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Assessing the impact of small-scale fisheries on sea turtle populations in the Eastern Mediterranean


Project Description

Location: University of Exeter, Penryn Campus, Penryn, Cornwall TR10 9FE

This project is one of a number that are in competition for funding from the NERC Great Western Four+ Doctoral Training Partnership (GW4+ DTP). The GW4+ DTP consists of the Great Western Four alliance of the University of Bath, University of Bristol, Cardiff University and the University of Exeter plus five Research Organisation partners: British Antarctic Survey, British Geological Survey, Centre for Ecology and Hydrology, the Natural History Museum and Plymouth Marine Laboratory. The partnership aims to provide a broad training in earth and environmental sciences, designed to train tomorrow’s leaders in earth and environmental science. For further details about the programme please see http://nercgw4plus.ac.uk/

Project details

Fisheries are a major threat to marine turtles in the Mediterranean; an estimated 44,000 turtles die as a result of being incidentally caught each year [1], with around 5000 caught in Cyprus each year [2]. Cyprus is important both as a breeding area and a foraging site for loggerhead (Caretta caretta) and green (Chelonia mydas) turtles [2–4]. Mitigating this threat requires an understanding of the spatial and temporal distribution of turtles and detailed knowledge of the behaviour of fishers [5]. Working with the Society for the Protection of Turtles (SPOT), the student will assess the levels of bycatch of sea turtles in polyvalent fisheries of Northern Cyprus and will direct the implementation of mitigation trials using a range of methods to reduce this threat. Using remote sensing data the student will also map benthic marine habitat types to better understand sea turtle distribution and bycatch hotspots through predictive modelling.

Project Aims and Methods

The project will be based in Cyprus and have the following main aims:
1. To quantify the bycatch of marine turtles in N.Cyprus by species and gear type
2. To quantify and map fishing effort in nearshore coastal waters
3. To map inwater presence of marine turtles and their preferred habitats
4. To implement and monitor bycatch mitigation technologies

Methods

To understand bycatch, beaches will be monitored for stranded turtles, onboard observations will be conducted on fishing vessels and fishers will self-monitor their bycatch according to standardised protocols established by the General Fisheries Commission for the Mediterranean. Vessels will be tracked by VMS to provide activity/effort data with which to extrapolate according to observed bycatch rates and also to better understand spatial and temporal fishing trends.

A combination of boat-based, UAV and in water surveys will be conducted to assess species distribution, abundance. Remote sensing, satellite imagery, UAV imagery and in-water surveys will be used to identify and assess the quality of foraging habitats and produce habitat suitability models for key species. Under these broad aims there are flexibilities within the project to allow for student involvement in project design or choice of research direction.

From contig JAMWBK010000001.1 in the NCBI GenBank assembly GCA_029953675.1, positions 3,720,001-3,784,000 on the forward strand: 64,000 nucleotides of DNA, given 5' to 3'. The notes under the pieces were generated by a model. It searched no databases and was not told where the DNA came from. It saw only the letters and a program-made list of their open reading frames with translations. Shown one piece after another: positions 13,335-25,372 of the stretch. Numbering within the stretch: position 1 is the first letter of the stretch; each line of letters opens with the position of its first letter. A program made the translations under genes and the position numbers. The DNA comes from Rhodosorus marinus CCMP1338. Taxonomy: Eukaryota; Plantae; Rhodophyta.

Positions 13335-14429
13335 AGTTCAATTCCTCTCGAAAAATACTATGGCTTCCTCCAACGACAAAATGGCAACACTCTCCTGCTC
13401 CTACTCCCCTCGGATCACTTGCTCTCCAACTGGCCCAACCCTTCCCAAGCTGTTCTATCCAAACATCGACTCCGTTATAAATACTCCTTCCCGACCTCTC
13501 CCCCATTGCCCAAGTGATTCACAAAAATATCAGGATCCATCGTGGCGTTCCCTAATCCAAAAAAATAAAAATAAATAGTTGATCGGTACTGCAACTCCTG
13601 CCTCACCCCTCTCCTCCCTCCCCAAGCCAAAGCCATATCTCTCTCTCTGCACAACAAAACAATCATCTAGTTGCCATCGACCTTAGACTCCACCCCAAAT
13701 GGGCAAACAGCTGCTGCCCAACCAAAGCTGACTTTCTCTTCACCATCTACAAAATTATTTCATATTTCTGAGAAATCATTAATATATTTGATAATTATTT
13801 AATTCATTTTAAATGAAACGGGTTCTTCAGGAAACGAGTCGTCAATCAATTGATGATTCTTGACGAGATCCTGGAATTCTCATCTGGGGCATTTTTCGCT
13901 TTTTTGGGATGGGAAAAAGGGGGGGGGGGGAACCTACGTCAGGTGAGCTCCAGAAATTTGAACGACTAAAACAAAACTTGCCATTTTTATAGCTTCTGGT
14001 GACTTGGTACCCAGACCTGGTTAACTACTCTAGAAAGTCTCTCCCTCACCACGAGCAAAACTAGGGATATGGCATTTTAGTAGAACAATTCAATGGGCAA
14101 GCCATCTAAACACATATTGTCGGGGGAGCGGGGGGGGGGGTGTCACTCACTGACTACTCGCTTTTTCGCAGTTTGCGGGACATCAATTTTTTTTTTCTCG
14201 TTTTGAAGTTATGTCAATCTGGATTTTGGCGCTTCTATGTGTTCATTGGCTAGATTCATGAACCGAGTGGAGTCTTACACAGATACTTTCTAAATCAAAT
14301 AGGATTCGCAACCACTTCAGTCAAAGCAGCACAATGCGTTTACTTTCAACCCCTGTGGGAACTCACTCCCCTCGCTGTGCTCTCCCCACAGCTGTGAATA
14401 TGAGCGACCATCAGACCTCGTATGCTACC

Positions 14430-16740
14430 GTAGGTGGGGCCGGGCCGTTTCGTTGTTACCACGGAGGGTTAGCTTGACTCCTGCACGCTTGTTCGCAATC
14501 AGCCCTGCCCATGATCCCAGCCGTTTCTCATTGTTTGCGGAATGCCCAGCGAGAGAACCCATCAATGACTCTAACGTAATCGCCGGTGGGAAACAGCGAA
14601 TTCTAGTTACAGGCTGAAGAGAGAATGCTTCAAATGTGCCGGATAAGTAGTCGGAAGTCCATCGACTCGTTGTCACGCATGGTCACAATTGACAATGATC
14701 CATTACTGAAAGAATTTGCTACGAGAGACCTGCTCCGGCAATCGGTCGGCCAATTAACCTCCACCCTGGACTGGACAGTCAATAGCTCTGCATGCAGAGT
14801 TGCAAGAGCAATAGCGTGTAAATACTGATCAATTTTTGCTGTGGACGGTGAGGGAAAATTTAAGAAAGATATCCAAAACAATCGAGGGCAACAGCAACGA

Training

At their first official meeting with supervisors an assessment is made of skills required for the project, and a plan to achieve the necessary training made. Students are also expected to complete at least four days of additional generic skills training a year through the Researcher Development Programme and attend a series of bespoke courses run for postgraduate research students.

The student will be also be trained in the specialised skills required for this research project including ecological surveying, both in-water and on nesting beaches, remote sensing of habitats and habitat suitability modelling, social surveying techniques and analyses. The student will receive training in Cyprus in onboard observation including health and safety at sea, RA, maintaining relationships with fishers, identification and handling of vulnerable taxa including seabirds, marine mammals, elasmobranchs and sea turtles.

Funding Notes

“NERC GW4+ funded studentship available for September 2019 entry. For eligible students, the studentship will provide funding of fees and a stipend which is currently £14,777 per annum for 2018-19.

Eligibility;

Students from EU countries who do not meet the residency requirements may still be eligible for a fees-only award but no stipend. Applicants who are classed as International for tuition fee purposes are not eligible for funding.”

References

References: font size may be reduced to provide additional space elsewhere
1. Casale P. Sea turtle by-catch in the Mediterranean. Fish Fish. 2011;12: 299–316.
2. Snape RT, Broderick AC, Çiçek BA, Fuller WJ, Glen F, Stokes K, et al. Shelf life: neritic habitat use of a turtle population highly threatened by fisherie. Divers Distrib. 2016;22: 797–807.
3. Stokes KL, Broderick AC, Canbolat AF, Candan O, Fuller WJ, Glen F, et al. Migratory corridors and foraging hotspots: critical habitats identified for Mediterranean green turtles. Divers Distrib. 2015; 21: 665–674
4. Snape RTE, Beton D, Broderick AC, Çiçek BA, Fuller WJ, Özden Ö, et al. Strand monitoring and anthropological surveys provide insight into marine turtle bycatch in small-scale fisheries of the eastern Mediterranean. Chelonian. Cons. Biol. 2013;12: 44–55.
5. Wallace BP, Kot CY, Dimatteo AD, Lee T, Crowder LB, Lewison RL. Impacts of fisheries bycatch on marine turtle populations worldwide: Toward conservation and research priorities. Ecosphere. 2013;4: 1–49.

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